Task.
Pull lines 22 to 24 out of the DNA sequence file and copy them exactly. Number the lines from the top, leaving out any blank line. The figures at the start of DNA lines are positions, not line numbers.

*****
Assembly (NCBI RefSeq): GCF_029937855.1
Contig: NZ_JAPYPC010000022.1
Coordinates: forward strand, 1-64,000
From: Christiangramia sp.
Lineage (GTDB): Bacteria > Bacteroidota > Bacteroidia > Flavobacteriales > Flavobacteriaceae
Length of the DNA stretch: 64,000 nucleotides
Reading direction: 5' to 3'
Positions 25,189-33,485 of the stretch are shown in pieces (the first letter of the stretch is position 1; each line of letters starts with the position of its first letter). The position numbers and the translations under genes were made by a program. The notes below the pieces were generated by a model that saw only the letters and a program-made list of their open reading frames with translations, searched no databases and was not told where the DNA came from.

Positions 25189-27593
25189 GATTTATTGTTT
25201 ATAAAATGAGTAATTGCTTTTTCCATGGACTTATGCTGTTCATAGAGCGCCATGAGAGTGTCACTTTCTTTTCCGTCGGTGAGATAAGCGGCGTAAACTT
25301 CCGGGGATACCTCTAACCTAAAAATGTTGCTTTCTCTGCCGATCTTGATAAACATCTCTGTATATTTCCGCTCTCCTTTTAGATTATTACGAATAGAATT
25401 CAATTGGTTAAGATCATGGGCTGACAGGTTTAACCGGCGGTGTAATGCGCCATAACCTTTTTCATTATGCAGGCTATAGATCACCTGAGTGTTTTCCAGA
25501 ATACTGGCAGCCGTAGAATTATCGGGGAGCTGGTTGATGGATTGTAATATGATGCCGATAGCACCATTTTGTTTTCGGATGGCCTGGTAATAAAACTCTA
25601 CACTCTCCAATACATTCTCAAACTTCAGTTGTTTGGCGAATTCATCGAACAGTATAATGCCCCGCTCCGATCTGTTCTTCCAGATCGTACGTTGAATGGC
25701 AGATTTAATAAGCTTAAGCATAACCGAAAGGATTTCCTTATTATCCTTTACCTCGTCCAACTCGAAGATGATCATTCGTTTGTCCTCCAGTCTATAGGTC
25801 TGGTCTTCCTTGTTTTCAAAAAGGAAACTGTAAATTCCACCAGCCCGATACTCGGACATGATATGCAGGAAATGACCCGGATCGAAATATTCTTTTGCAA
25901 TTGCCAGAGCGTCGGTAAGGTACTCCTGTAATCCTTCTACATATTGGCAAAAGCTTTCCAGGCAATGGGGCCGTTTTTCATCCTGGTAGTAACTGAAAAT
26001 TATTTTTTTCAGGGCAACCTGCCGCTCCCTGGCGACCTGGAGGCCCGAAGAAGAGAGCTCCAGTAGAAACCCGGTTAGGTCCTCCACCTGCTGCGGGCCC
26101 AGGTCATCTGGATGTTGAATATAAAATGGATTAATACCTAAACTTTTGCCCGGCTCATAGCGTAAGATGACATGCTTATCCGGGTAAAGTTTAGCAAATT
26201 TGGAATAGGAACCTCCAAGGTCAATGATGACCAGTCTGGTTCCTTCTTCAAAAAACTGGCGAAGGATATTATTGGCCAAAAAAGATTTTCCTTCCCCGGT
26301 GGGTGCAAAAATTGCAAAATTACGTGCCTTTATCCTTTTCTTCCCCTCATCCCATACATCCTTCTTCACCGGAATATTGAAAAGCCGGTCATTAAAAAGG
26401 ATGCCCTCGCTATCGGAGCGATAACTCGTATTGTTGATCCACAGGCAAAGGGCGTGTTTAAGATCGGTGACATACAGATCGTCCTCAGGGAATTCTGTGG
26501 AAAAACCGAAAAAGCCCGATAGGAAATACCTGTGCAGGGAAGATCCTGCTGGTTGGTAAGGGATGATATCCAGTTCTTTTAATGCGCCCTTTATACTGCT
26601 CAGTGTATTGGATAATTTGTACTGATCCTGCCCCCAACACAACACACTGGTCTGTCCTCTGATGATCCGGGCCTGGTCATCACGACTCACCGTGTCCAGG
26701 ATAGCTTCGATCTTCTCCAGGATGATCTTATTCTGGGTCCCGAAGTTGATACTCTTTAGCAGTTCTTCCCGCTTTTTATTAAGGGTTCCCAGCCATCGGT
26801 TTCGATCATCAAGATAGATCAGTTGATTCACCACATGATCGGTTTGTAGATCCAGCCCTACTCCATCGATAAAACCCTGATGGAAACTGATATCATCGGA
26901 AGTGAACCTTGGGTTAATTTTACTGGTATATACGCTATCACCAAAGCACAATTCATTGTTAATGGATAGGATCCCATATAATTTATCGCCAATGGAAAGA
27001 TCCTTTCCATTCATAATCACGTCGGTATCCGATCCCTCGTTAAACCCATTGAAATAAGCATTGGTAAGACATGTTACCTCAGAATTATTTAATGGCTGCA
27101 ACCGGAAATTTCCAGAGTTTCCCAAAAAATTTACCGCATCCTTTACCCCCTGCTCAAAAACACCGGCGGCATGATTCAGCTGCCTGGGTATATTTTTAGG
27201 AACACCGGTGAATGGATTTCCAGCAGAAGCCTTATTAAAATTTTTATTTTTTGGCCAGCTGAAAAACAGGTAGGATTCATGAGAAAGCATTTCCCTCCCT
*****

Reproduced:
26301 GGGTGCAAAAATTGCAAAATTACGTGCCTTTATCCTTTTCTTCCCCTCATCCCATACATCCTTCTTCACCGGAATATTGAAAAGCCGGTCATTAAAAAGG
26401 ATGCCCTCGCTATCGGAGCGATAACTCGTATTGTTGATCCACAGGCAAAGGGCGTGTTTAAGATCGGTGACATACAGATCGTCCTCAGGGAATTCTGTGG
26501 AAAAACCGAAAAAGCCCGATAGGAAATACCTGTGCAGGGAAGATCCTGCTGGTTGGTAAGGGATGATATCCAGTTCTTTTAATGCGCCCTTTATACTGCT